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  Posted on: Thursday, March 2, 2006
Carbohydrates, Sugar, and Your Child
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3/2/06   Carbohydrates, Sugar, and Your Child

 
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Often called carbs, carbohydrates are the body's most important and readily available source of energy. Even though they've gotten a bad rap in the 2000s and have often been blamed for the obesity epidemic in America, carbohydrates are a necessary part of a healthy diet for both children and adults.

The two major forms are:

  • simple sugars (simple carbohydrates), found in sugars such as fructose, glucose, and lactose, as well as in nutritious whole fruits
  • starches (complex carbohydrates), found in foods such as starchy vegetables, grains, rice, and breads and cereals

So how, exactly, does the body process carbohydrates and sugar? All carbohydrates are broken down into simple sugars. These sugars are absorbed into the bloodstream. As the sugar level rises, the pancreas releases a hormone called insulin, which is needed to move sugar from the blood into the cells, where the sugar can be used as a source of energy.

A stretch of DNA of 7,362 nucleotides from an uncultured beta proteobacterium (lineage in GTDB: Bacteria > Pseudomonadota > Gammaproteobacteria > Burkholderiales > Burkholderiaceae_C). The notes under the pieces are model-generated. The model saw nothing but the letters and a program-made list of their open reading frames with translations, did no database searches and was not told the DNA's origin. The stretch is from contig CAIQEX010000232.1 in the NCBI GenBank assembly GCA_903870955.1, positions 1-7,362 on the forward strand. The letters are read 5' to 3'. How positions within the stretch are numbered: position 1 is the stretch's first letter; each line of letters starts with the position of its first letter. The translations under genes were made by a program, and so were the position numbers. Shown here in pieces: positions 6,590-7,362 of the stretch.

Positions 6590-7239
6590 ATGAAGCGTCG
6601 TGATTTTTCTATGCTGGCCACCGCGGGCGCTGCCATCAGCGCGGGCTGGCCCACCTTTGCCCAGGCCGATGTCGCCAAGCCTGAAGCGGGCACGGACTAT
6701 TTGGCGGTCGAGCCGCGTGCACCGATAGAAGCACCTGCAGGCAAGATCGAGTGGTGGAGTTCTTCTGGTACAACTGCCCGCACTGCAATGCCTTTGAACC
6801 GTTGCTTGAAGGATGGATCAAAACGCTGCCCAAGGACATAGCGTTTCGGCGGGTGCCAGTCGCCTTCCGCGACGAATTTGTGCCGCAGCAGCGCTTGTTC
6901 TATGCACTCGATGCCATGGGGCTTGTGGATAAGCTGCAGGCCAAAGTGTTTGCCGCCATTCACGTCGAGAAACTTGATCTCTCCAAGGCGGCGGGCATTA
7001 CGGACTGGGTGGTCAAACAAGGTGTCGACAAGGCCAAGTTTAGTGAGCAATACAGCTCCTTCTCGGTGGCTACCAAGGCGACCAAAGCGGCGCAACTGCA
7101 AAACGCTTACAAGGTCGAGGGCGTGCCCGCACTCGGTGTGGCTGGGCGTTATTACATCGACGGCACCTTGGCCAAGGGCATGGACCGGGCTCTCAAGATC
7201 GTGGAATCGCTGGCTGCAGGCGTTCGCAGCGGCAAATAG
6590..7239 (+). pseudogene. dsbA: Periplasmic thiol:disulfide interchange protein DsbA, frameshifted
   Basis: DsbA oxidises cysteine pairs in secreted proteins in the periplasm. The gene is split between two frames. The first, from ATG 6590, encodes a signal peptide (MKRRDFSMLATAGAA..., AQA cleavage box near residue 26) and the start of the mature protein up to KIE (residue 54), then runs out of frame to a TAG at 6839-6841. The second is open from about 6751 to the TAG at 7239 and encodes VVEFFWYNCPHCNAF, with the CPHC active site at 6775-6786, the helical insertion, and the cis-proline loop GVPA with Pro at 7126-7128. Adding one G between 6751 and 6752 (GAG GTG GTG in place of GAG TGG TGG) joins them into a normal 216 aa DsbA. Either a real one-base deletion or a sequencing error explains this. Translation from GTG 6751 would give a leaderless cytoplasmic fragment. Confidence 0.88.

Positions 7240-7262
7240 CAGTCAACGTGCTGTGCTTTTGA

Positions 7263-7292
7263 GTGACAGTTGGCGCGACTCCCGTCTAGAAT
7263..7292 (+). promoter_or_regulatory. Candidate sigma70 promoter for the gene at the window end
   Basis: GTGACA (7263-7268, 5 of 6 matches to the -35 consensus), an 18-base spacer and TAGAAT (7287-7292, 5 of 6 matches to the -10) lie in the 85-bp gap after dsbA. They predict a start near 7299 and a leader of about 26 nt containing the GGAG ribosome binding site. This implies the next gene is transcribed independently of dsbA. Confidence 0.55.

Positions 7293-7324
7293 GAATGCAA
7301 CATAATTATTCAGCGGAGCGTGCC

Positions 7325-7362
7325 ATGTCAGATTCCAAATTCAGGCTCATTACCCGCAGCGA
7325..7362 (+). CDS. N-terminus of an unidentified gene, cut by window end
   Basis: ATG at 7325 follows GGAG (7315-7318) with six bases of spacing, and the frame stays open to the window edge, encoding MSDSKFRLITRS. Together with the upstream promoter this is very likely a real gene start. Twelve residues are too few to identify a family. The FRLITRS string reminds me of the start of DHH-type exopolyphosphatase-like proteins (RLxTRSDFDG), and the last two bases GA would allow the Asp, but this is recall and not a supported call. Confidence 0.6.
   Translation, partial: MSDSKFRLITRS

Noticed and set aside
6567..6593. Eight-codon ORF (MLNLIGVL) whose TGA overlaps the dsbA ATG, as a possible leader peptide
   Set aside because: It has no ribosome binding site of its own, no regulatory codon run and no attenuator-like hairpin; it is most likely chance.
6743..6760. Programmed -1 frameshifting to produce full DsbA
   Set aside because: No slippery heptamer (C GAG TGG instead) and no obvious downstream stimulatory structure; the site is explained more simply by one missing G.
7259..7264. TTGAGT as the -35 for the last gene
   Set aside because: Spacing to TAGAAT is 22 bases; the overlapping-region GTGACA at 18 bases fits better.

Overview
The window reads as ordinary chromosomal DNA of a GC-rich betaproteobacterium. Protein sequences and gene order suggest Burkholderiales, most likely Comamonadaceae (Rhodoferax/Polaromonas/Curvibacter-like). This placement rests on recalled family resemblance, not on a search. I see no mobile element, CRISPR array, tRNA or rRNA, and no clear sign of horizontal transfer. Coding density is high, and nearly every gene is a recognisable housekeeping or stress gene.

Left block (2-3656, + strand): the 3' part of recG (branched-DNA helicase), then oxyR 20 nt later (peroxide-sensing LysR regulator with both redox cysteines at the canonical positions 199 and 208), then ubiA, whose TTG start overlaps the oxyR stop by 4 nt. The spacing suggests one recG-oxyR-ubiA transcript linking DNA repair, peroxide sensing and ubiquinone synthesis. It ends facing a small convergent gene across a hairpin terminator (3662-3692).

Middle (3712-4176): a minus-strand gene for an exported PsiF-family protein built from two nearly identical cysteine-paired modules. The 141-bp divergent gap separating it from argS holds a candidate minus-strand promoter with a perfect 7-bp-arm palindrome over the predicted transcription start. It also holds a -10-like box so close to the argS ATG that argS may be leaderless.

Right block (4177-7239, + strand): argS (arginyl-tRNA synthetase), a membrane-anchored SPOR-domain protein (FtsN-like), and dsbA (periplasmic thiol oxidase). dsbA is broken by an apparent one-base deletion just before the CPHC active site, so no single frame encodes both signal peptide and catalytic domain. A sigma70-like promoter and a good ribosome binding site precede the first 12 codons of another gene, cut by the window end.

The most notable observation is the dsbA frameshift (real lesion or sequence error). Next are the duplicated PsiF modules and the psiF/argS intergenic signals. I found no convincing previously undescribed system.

The carbohydrates in some foods (mostly those that contain simple sugars and highly refined grains, such as white flour and white rice) cause your child's blood sugar level to rise more quickly than others. Complex carbohydrates (found in whole grains), on the other hand, are broken down more slowly, allowing blood sugar to rise more gradually. Eating a diet that's high in foods that cause a rapid rise in blood sugar may increase a person's risk of developing health problems like diabetes and heart disease, although these studies have been done mostly in adults.

Despite the recent craze to cut carbs, the bottom line is that not all foods containing carbohydrates are bad for your child, whether they're complex, as in whole grains, or simple carbohydrates, such as those found in fruits. If carbohydrates were such a no-no, we'd have a huge problem, considering that most foods contain them. But, of course, some carbohydrate foods are healthier than others.

Good sources of carbohydrates include:

whole-grain cereals
brown rice
whole-grain breads
fruits
vegetables


A healthy balanced diet for children over 2 years should include 50% to 60% of the calories consumed coming from carbohydrates. The key is to make sure that the majority of carbohydrates your child eats are from good sources and to limit the amount of added sugar in your child's diet.

 


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